When my oldest son was a toddler starting preschool, I dreaded mornings more than any other part of the day. Dressing for pre-school was an incredibly stressful start to the day. It was a power struggle between me and this tiny human with incredibly strong opinions. Every day. One of us usually ended up in tears, and most of the time it was me.
My child was obsessed with his brightly colored superhero and Pokemon underwear. He loved them and choosing which to wear was the highlight of his day. Sometimes he decided the night before. In any case, a lot of thought went into picking the perfect underwear to match his mood, and then he chose a shirt to go with it. It didn’t matter that the underwear was hidden under his pants, or if the top clashed dreadfully with the bottoms, it only mattered that the shirt matched the underwear. It seems really funny looking back, but at the time, not so much. Like most new moms, I desperately wanted my darling child to leave the house lookingadorable.
What did I do?
Well, I argued with him for more than a few weeks. I was the mom, after all, and didn’t he have to do as I asked? I thought so. I alternatively requested, encouraged, bribed and demanded he wear different outfits until I looked at the clock, saw we were late yet again, and finally gave in. I was exhausted, frustrated and wondered what the other parents might think.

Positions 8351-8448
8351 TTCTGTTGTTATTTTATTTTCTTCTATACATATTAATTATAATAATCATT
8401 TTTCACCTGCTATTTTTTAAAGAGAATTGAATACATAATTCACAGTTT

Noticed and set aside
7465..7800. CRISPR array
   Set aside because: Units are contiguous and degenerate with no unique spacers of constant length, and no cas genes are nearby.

Regardless of whether or not we argued about what my son wore to school, most of the time the end result was the same; he ended up wearing the outfit he chose initially. It made sense for me to accept the situation. I needed to choose my battles- this one just wasn’t worth it. And so, he went to school dressed in one crazy outfit after another for about 8 months, clearly very happy with his choices.
So I decided to relinquish control and accept the situation for what is was. You know what, the world didn’t come to an end. None of the other parents commented or seemed to even notice, and if they had, well, so what. The problem turned out not to be my child, it was me. And before I knew it, my son moved through that phase into the next.
What I finally learned
I learned from that experience that a happy child in a silly outfit is better than a sullen well-dressed child. All day long. I learned that a calm and easy morning routine makes the rest of the day go more smoothly. Perhaps most importantly, I learned not judge other parents based on how their child came to school. The truth is, parents who allow their children to express themselves without pressure to conform are to be admired. They have the confidence to let their children be themselves, not who they want them to be.
What crazy battles did you have when your children were toddlers?
photo source (top photo): iammommahearmeroar.net